The explosion in popularity of tablet PCs and smart phones will be a driving force in online sales during 2011 and retailers must take steps to ensure customers can navigate their websites via that medium or risk losing out on sales, says internet marketing expert, Richard Wood.
Recent research shows that the online sector owes much of its growth to the success of tablet PCs and smart phones, which allow portable on the go online shopping facilities. As the internet is becoming more and more accessible in direct correlation with the sale of smartphones and portable PCs, Wood, MD of internet marketing company Gillissa, said it is vital that websites are optimised and ready to capture and impress the incoming traffic.
“All trends currently indicate that tablet PCs are set to be an important part of the future of retail, whether it be through using internet or mobile enabled sites,” explained Wood. “Mobile and online purchasing will continue to grow at an explosive rate, and is likely to continue to leave the high street floundering. Christmas has demonstrated that the difficulty with the high street is their vulnerability to setbacks beyond human control, such as extreme weather conditions, and the plus point of online shopping is that it can be done anywhere and anytime.”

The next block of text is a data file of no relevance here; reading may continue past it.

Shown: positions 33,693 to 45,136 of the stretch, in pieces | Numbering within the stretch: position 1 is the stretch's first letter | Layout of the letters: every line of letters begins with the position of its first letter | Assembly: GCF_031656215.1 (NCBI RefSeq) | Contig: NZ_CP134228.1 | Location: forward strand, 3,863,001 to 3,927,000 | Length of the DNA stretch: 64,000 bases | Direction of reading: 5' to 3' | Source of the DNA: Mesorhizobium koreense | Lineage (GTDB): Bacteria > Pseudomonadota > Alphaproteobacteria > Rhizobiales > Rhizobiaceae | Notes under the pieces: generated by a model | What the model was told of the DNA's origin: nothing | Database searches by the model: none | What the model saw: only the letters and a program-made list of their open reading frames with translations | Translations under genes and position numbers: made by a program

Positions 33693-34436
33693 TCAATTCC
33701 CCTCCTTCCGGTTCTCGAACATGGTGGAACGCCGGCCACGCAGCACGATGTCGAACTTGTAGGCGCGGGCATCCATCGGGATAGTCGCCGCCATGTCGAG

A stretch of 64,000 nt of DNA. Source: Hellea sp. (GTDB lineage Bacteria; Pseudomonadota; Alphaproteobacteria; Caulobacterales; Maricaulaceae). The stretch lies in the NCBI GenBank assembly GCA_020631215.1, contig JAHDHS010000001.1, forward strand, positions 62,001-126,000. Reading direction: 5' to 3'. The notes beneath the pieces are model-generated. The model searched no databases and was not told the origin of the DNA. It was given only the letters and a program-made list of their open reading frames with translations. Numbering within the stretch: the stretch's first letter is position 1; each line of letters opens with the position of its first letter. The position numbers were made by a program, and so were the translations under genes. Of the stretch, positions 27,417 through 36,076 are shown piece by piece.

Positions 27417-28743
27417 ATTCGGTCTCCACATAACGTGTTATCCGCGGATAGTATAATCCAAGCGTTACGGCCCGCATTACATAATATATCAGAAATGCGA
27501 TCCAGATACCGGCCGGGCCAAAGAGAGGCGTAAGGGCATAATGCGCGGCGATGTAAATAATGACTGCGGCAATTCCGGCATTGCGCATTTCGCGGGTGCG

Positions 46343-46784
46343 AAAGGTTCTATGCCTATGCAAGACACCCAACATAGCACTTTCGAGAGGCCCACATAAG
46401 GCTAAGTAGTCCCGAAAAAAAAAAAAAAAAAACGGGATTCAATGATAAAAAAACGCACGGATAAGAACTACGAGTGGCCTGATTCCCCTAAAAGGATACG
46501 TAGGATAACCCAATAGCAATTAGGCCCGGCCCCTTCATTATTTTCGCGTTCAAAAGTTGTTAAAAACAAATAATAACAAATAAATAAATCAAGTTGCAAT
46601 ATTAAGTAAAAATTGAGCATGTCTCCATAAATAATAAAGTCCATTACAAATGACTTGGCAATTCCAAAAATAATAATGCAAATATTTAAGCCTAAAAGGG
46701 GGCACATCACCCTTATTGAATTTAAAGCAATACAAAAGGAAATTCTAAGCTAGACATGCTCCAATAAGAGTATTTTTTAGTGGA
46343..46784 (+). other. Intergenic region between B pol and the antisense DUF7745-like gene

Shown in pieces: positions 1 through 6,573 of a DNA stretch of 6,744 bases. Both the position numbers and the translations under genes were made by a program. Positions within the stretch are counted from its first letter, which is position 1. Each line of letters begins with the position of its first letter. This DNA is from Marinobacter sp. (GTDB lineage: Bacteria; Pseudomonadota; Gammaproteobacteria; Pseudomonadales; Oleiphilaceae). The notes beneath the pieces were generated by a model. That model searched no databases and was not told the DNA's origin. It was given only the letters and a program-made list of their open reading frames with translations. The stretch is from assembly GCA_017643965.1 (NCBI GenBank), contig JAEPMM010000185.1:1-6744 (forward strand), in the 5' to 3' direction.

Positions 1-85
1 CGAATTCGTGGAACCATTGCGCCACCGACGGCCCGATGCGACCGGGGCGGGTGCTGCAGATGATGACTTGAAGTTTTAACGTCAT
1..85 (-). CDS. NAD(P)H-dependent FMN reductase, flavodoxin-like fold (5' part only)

Wood said that retailers must deliver both online visibility and mobile enabled online shopping facilities if they want to maximise the growing potential of sector. “Consumers consistently identify bargain hunting as a key benefit to shopping online demonstrating that price comparison is a key factor. Mobile internet and tablet computers also allow price comparison whilst in stores, demonstrating that the internet is still used as a primary resource for bargain hunters.”
Research also reiterates that whatever online channel consumers use, a great shopping experience and a smooth transaction is vital to maintain loyalty and repeat spends. A recent survey revealed that over Christmas, problems experienced whilst shopping online caused a third of those asked to abandon their purchase altogether, something Wood remarked is worrying proof that getting the online experience right should be a top priority in 2011.
“It is clear that businesses can no longer afford to ignore the potential of online and mobile shopping. Likewise, as consumers become more tech savvy, websites will need to become more and more efficient, easy to navigate and accessible to all new media’s. Smartphones and tablet PCs will continue to move into the mainstream, and online shopping will continue to permeate our lives as an everyday activity,” he concluded.